Abdur Rahman Alfa Shaban
Africa’s most populous nation and biggest economy, Nigeria, Eritrea and Guinea Bissau are the only African nations that are yet to make any commitment to the African Union’s Continental Free Trade Area (AfCFTA).
According to the A.U. Commission chairperson, Moussa Faki Mahamat, these three have made no commitment to the deal signed in Kigali in March 2018. The A.U. chief said the body’s projection was to have all nations on board so that the AfCFTA could enter into force in January 2019.
On the flip side, six African countries have since ratified the deal whiles the vast majority of countries have only signed it. The six are: Rwanda, Niger, Chad, Kenya, Ghana and Swaziland (eSwatini.)
Three others – Tanzania, Zambia and Botswana – have only signed the Kigali Declaration but have yet to sign the deal and deposit instruments of ratification with the A.U.
Back in Kigali, 44 of the 55 African Union Heads of State and Government enacted the AfCFTA at its 10th Extraordinary Session, under the leadership of Nigerien President Mahamadou Issoufou.
The Kigali declaration as it is known was also witnessed by President Paul Kagame of Rwanda as current AU Chairperson and Chairperson of the AU Commission.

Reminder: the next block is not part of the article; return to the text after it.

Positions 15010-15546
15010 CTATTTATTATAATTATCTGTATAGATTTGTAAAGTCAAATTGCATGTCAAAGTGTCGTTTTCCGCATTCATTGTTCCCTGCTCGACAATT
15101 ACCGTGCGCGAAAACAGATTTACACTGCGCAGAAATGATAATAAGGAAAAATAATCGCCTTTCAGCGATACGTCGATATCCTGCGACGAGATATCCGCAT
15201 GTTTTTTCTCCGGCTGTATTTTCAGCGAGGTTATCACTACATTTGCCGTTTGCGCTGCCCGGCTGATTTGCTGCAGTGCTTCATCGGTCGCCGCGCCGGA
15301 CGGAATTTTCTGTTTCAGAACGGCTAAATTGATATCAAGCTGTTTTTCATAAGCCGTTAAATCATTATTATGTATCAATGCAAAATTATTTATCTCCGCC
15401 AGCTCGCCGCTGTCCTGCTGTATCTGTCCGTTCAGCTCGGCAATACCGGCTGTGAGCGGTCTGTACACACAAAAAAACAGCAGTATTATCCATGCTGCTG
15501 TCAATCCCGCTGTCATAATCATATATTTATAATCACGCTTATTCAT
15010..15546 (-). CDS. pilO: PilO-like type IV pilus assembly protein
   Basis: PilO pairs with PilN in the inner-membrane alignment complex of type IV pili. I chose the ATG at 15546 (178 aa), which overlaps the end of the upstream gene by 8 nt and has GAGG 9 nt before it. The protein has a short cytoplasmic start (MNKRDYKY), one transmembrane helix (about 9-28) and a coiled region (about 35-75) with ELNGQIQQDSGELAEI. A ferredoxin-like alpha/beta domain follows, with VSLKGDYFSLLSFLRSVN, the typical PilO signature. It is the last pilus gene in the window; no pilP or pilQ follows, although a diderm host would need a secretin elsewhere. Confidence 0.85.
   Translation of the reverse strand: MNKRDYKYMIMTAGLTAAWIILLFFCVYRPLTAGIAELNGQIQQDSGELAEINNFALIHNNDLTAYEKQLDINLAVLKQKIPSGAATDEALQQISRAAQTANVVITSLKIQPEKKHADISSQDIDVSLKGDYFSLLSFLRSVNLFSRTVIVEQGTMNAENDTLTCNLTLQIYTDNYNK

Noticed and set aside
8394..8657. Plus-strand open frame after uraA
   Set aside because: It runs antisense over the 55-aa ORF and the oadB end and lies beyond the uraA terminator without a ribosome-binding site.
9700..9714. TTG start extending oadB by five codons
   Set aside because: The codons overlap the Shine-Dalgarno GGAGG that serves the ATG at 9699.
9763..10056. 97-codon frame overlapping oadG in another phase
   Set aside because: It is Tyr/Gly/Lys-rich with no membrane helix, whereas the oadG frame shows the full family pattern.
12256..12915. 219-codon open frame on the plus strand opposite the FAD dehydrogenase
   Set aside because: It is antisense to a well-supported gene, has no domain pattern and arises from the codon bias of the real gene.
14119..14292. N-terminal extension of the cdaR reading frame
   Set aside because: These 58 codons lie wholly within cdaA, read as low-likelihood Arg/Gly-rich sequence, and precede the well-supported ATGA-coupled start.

Nigeria and South Africa’s refusal to join from the beginning raised issues with the deal given that the two were the continent’s economic powerhouses.
South Africa subsequently signed the deal but Nigeria insisted that it was doing broader consultations back home before any concrete decision is made. President Buhari recently intimated that he would sign the deal soon.
As of July 2018, the status of AU member states adherence to the African Continental FreeTrade Area Agreement #AcFTA. Help ensure your country signs and ratifies by January 2019 so the AfCFTA enters into force for the #TheAfricaWeWant. pic.twitter.com/xdimTIwRPT
— Moussa Faki Mahamat (@AUC_MoussaFaki) July 31, 2018
Once in force AfCFTA will be the largest trade zone in the world, increase intra-African trade by 52% by the year 2022, remove tariffs on 90% of goods, liberalise services and tackle other barriers to intra-African trade, such as long delays at border posts.
It will be one of the biggest free trade bloc in the world, maybe only behind the World Trade Organization (WTO).
The signing of the AfCFTA by heads of governments and or their representatives is only a step in chasing an ambitious dream of uniting Africa at the level of commerce.
Experts and watchers say, the real work is yet to take off, all things being equal. The fact that after all this while, some countries decided to hold on to ratification is not as much a setback but speaks to the challenges that lay ahead.